Taking notes at the poker table can help you win

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It’s no secret: I take notes at the poker table; and I teach my poker classes how to do it and why.

Keeping track of all sorts of things on my handy 4-1/4 in. x 5-1/2 in. sheet of paper, tucked neatly into my shirt pocket, is bound to give me vital information I would otherwise overlook or be unable to retain in my aging brain.

What kind of player is each of my opponents – tight or loose, passive or aggressive? Maniac? Calling Station? Too tight? Timid? Does he follow the Hold’em Algorithm? If so, then he’s a tight player and deserves my respect; if not, then he’s a PokerPigeon – bound to be a loser in the long run.

How many hands I win; how many I win and lose on the showdown. How many bluffs won – and lost. How much I won (or lost) at the end of the session, and how long I played.

Getting Rivered: A while back, I started keeping track of when I got rivered. I was sure I held the best hand until the showdown but an opponent who “had no right still being in the hand,” caught one of the few cards in the deck that took the pot away from me.

Of course, we all know even huge longshots sometimes win the race. With 9-to-1 odds against him, a horse still has one chance out of 10 of taking home the big prize. Bad beats do happen.

Playing low-limit hold’em at my local casino one recent night, I noticed I was being rivered much more often than usual. What’s more, while I usually win over 70% of my bluffs by using the Esther Bluff tactic, this evening I won only about 30%; and as a consequence I found myself bluffing much less often.

Plus it was a very loose-aggressive game: lots of players calling, often raising preflop. Lots of PokerPigeons at that table; a great opportunity to win lots of chips…or so I thought. Rivered 6 out of 17 hands that I lost at the showdown! Even in low-limit games, it’s rare when I get rivered more than once a session.

Taking a Break: So I took a break and joined two of my Claude Pepper Seniors Poker Group members who were refreshing themselves at the bar (no alcohol) before they drove home. Maybe the texture of the game would change during that time, as some players left the game and were replaced by others.

Going back to the table, there was little change that I could discern. And that’s when I really goofed…Why didn’t I ask for a table change? I really don’t know. The information was right there in front of me, vividly looking up at me whenever I used my note sheet. The table was too loose; too many Calling-Stations and chasers. I was bound to lose more vulnerable (beatable) hands – and, indeed, I did!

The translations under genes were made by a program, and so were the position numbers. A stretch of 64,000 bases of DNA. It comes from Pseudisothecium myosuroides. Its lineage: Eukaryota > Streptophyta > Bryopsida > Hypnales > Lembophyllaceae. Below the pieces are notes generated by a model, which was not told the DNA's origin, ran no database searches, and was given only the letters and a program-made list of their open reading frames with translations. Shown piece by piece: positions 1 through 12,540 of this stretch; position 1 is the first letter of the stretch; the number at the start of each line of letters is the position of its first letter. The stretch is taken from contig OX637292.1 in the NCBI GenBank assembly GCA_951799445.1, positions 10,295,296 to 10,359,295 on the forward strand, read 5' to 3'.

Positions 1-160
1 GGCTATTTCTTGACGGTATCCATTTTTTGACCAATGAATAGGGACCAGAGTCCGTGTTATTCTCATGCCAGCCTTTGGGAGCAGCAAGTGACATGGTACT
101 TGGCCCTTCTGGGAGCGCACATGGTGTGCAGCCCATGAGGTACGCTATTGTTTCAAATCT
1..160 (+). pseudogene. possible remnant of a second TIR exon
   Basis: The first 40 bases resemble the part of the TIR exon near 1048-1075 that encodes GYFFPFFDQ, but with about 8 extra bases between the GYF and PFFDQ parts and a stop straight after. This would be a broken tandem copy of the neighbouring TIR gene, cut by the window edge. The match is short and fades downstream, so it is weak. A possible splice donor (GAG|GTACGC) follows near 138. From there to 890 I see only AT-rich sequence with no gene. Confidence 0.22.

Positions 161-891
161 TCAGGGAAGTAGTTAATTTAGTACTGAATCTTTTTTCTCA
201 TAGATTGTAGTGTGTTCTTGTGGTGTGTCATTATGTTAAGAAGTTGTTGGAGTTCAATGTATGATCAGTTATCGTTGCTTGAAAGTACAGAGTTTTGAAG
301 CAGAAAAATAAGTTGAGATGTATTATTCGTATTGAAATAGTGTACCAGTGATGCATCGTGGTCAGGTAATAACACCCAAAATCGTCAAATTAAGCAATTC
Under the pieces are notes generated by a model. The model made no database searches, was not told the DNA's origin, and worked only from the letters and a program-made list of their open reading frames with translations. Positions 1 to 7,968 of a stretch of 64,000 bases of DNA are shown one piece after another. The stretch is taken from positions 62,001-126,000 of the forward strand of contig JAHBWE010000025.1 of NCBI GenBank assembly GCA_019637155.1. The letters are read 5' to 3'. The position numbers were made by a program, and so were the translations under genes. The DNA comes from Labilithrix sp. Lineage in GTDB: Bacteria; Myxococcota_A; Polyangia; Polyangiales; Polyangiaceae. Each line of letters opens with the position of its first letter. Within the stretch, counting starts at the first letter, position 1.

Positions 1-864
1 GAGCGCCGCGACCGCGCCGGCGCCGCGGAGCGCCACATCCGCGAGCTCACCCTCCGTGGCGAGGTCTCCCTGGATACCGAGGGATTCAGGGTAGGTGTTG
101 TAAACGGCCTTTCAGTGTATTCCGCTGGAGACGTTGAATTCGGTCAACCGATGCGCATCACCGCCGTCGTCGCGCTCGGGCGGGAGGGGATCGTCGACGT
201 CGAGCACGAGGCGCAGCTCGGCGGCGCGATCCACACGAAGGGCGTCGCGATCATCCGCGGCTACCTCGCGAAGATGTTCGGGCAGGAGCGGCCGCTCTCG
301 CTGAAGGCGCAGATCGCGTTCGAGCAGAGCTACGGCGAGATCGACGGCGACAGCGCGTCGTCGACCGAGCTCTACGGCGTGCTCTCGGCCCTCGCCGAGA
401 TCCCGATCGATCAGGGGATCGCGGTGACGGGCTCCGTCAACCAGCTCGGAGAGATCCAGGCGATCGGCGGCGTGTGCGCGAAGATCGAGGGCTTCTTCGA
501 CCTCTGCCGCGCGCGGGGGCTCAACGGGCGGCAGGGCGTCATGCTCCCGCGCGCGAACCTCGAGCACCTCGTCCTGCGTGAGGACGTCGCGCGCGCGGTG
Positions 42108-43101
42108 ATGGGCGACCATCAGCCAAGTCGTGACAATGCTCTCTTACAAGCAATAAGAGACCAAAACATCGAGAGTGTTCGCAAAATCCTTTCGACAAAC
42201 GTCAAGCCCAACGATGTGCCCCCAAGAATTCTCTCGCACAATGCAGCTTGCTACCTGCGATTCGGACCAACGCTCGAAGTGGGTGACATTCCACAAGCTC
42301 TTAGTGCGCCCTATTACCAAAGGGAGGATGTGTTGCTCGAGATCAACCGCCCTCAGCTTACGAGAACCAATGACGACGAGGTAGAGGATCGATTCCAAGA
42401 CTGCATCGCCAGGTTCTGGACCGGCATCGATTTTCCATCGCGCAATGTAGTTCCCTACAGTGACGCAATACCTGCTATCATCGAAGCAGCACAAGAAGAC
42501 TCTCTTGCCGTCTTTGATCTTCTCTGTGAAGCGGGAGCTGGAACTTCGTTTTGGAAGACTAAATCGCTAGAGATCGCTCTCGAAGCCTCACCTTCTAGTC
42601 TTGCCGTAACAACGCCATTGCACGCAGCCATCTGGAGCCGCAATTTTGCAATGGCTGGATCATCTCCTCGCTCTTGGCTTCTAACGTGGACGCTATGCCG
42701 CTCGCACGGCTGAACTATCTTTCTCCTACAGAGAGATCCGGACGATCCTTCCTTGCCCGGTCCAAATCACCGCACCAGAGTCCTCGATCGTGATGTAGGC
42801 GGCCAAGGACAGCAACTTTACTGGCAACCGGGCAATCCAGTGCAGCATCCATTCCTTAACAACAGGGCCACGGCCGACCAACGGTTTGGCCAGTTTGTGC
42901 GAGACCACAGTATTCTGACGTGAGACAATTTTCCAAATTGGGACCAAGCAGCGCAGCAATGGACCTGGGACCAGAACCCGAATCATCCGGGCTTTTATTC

Finally: It wasn’t until much later in the evening when the table texture became more typical – more “normal.” By then, I was quite a bit behind, hoping to win back my losses. To a large extent, I did. But, I must admit, I still went home a small loser for the session when the table broke up.

My Big Mistake: Thinking about it while driving home from the casino, I realized the mistake I had made. Actually, I knew it as I was playing and suffering – getting rivered hand after hand. That table was too loose; there was no way I could control the hands I played. Raising on the flop with a vulnerable hand, failed to force many opponents to fold.

Lots of card-chasers, in the long run, are bound to be losers. But, in the short term (right now), it only takes one to beat the odds against him. And the more of them at the table, the more often one will catch me on the river…I should have asked for a table change – early on. But I didn’t. A lesson learned!

“The Engineer,” a noted author and teacher in Greater Los Angeles, is a member of the Seniors Poker Hall of Fame. Contact George at [email protected].

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About the Author

George Epstein

A retired engineer, George Epstein is the author of “The Greatest Book of Poker for Winners!” and “Hold’em or Fold’em? – An Algorithm for Making the Key Decision.” He teaches poker courses and conducts a unique Poker Lab at the Claude Pepper Senior Center under the auspices of the City of Los Angeles Dept. of Recreation and Parks and at West Los Angeles College.

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